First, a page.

Hamster Ball Derby is today (April 12) at Petco

On Saturday, April 12, Petco stores nationwide (except Hawaii) will host Hamster Ball Derby events.

Starting at 1:30 p.m., families are invited to bring their pet hamster and hamster ball to their local Petco store to watch these tiny companions race to the finish line in an effort to win the grand prize, a Super Pet Hamtrac Exercise Loop.

petco-hamster2 Participating racers must bring their own hamster ball or purchase one prior to the race.

Participants will learn about the different ways they can continue the fun at home, such as adding a tunnel or wheel to their hamster habitat.

Staff members will be on hand to help kids 6 to 13 years old learn why hamsters make good pets and how to best care for these furry critters.

To get hamster fans excited about Hamster Ball Derby, Petco shared the following fun facts:

  • Hamsters’ eyesight isn’t great; be sure to approach them slowly to avoid startling them.
  • Hamsters are naturally nocturnal and are active through the night
  • Hamsters can run up to eight miles a day on their hamster wheels
  • Hamsters are naturally curious about their surroundings, hamster balls are the perfect way to keep them safe while allowing them to explore
  • Hamsters can carry up to half their body weight in food in their cheek pouches
  • Hamsters are smart and can be trained to perform tricks
  • Hamsters like to be clean, be sure to wash hands before and after play time to keep everyone healthy

For more information about hamsters and Petco’s Hamster Ball Derby, visit www.petco.com/HamsterBallDerby or go to the nearest Petco Store.

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Do you drive with your pet on your lap?

Do you allow your pet to ride in the car unsecured? I’ve seen people driving with their small dogs on their laps, and one friend’s dog used to stand on the front seat with his front paws on the dashboard. While I’m sure that’s fun for the dog, it’s definitely not safe.

Keep your pets safe while riding in the car by using a carrier or seat belt harness.

Keep your pets safe while riding in the car by using a carrier or seat belt harness.

When I drive with my cats in the car, I always have them in a pet carrier. I also secure the pet carrier in place by putting the seat belt through the handle of the carrier.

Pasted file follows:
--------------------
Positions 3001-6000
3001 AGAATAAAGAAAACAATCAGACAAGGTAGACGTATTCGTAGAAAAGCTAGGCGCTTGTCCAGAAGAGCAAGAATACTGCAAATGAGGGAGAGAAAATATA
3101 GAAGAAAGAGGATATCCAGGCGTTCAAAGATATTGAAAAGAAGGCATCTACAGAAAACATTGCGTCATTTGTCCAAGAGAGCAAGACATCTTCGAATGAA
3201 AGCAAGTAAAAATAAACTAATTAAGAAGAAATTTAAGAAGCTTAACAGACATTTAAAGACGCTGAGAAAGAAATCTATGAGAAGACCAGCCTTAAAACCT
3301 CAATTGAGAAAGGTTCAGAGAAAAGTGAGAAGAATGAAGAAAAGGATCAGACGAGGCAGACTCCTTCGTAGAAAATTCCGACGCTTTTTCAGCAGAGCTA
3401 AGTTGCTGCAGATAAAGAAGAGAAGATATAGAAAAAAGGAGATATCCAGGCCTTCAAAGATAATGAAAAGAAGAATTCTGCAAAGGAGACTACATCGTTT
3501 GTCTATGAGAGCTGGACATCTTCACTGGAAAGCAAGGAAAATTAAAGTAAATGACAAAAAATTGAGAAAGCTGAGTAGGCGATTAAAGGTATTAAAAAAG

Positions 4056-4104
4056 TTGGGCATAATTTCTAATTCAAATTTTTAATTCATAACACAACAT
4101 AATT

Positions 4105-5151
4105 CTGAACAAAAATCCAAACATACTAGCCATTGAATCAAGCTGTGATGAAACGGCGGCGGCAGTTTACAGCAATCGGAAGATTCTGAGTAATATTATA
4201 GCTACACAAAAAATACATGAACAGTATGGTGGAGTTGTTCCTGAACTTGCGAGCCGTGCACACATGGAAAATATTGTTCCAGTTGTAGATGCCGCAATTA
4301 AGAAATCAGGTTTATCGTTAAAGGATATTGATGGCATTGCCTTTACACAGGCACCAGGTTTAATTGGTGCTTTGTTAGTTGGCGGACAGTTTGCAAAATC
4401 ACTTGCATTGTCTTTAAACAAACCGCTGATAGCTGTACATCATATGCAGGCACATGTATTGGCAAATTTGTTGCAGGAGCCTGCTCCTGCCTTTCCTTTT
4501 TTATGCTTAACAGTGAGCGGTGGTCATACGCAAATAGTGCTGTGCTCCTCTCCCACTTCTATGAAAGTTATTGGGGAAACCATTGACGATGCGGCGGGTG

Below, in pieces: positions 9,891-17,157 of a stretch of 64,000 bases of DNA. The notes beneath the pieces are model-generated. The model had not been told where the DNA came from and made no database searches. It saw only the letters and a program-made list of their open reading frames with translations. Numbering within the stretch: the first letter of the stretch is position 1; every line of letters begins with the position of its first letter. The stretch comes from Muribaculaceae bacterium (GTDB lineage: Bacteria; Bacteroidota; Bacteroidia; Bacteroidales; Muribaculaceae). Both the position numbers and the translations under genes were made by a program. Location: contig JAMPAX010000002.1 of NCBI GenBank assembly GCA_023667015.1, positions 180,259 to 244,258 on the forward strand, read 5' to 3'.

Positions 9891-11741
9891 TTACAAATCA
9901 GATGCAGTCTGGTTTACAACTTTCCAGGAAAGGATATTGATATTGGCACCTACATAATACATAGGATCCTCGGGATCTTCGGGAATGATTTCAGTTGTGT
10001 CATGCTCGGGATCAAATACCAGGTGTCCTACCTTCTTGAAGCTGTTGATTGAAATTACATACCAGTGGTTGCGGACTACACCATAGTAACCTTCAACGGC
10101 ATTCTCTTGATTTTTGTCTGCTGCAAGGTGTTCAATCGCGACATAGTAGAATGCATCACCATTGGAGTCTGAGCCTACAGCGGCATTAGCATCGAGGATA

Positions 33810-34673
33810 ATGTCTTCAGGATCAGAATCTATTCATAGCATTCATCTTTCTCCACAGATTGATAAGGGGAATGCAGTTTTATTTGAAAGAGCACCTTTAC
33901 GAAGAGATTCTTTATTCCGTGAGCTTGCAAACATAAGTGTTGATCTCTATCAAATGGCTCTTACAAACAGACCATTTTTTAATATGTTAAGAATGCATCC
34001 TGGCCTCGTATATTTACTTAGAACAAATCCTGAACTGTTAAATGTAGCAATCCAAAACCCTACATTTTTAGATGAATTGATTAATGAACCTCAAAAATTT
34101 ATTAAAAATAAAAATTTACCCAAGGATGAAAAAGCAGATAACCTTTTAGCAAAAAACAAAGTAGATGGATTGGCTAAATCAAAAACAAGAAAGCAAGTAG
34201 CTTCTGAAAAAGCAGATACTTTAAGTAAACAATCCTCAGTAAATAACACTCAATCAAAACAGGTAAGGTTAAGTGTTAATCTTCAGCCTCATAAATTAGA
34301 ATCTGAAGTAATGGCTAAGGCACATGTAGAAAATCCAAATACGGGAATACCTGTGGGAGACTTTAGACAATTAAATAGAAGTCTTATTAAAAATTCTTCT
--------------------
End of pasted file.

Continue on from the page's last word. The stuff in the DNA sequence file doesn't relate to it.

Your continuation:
But I will admit, years ago when I had a dog, he was not secured in a carrier or with a seat belt when riding in my car. He was not a small dog, and didn’t try to sit in my lap while I was driving, but he did stand on the front seat and put his head out the window. (Yikes!)

I learned not to allow animals to roam free in the car the hard way, when I picked up an injured stray kitten that I found along the road. I drove her to my veterinarian’s office without a pet carrier, because I didn’t have one in the car. The kitten was in shock, so at first she just stayed on the front seat and didn’t make a sound. About halfway to the vet’s office, she snapped out of it and freaked out. She hissed, growled and jumped off the front seat and right under my brake pedal — while I was driving!

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Can you help? Long-haired, FeLV+ cat losing home because of issues with new dog

This beautiful girl needs a home because she's having trouble adjusting to a new dog in the household.

This beautiful girl needs a home because she’s having trouble adjusting to a new dog in the household.

Harvi, a 3-year-old long-haired dilute calico (or dilute tortoiseshell) cat, is in need of a home because she is not adjusting well to the addition of a dog to the household. She is declawed, spayed and up-to-date on vaccines and vet visits. (Paperwork will be provided.)

Harvi is a leukemia-positive cat, which means it’s not a good idea to have keep her with other cats unless they are also leukemia-positive. She does not do well with dogs, as they tend to scare her. Harvi is shy at first, and takes some time to warm up to people.

“Harvi was rescued from the outdoors as a kitten and deserves a shot at being in a household that is suitable for her and her needs; unfortunately, I can’t provide that,” writes Mike.

There is a rehoming charge of $30 to adopt Harvi. If you can help her, call Mike at 570-299-5982.

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Lhasa/Cavalier mix dog lost in West York

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EDDIE HAS BEEN FOUND! A black-and-tan Lhasa/Cavalier mix dog named Eddie was lost April 4 in the South Adams Street area of West York.

He’s 4years old, not neutered, weighs about 20 to 25 pounds and was wearing an aqua/turquoise collar with no tags.

His eyes are dry and have heavy discharge.

A reward is offered for his safe return.

If you see Eddie, please call 717-858-3928 or email
robertasmith@ups.com.

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Help save kittens’ lives with a ‘kitten shower’

spitfire
In 2013, the Humane League of Lancaster County’s foster families provided TLC to more than 200 mama cats and kittens.

HLLC is gearing up for the 2014 “kitten season,” when many litters of kittens will be brought to the shelter. Many of these kittens will be too young for adoption and will need to be cared for by foster families. Caring for this many kittens requires a significant amount of specialized resources and that’s where you can help.

HLLC is looking for individuals willing to donate needed items; or, if you’d like to make a bigger impact, encourage your friends or co-workers to get involved by throwing a kitten shower to collect supplies.